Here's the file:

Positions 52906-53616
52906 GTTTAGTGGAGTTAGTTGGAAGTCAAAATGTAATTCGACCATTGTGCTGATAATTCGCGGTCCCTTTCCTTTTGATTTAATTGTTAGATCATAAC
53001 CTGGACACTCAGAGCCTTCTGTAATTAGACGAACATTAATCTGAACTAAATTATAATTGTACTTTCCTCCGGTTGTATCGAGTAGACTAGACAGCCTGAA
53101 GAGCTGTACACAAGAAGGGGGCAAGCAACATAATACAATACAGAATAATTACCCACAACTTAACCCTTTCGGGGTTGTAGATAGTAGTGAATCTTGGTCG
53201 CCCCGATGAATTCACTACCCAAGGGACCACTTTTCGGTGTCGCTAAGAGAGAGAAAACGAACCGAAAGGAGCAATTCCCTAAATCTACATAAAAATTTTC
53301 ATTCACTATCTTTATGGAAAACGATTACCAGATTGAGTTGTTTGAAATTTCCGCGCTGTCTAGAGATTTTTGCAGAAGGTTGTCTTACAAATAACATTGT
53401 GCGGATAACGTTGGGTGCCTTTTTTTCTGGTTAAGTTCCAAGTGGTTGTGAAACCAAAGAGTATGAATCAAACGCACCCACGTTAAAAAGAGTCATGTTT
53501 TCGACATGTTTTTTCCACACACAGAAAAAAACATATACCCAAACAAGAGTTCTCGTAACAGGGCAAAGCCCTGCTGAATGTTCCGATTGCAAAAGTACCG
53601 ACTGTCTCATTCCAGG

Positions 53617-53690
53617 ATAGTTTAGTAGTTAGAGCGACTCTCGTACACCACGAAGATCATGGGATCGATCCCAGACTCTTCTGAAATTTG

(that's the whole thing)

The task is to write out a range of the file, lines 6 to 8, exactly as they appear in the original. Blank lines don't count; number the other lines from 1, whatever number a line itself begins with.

53301 ATTCACTATCTTTATGGAAAACGATTACCAGATTGAGTTGTTTGAAATTTCCGCGCTGTCTAGAGATTTTTGCAGAAGGTTGTCTTACAAATAACATTGT
53401 GCGGATAACGTTGGGTGCCTTTTTTTCTGGTTAAGTTCCAAGTGGTTGTGAAACCAAAGAGTATGAATCAAACGCACCCACGTTAAAAAGAGTCATGTTT
53501 TCGACATGTTTTTTCCACACACAGAAAAAAACATATACCCAAACAAGAGTTCTCGTAACAGGGCAAAGCCCTGCTGAATGTTCCGATTGCAAAAGTACCG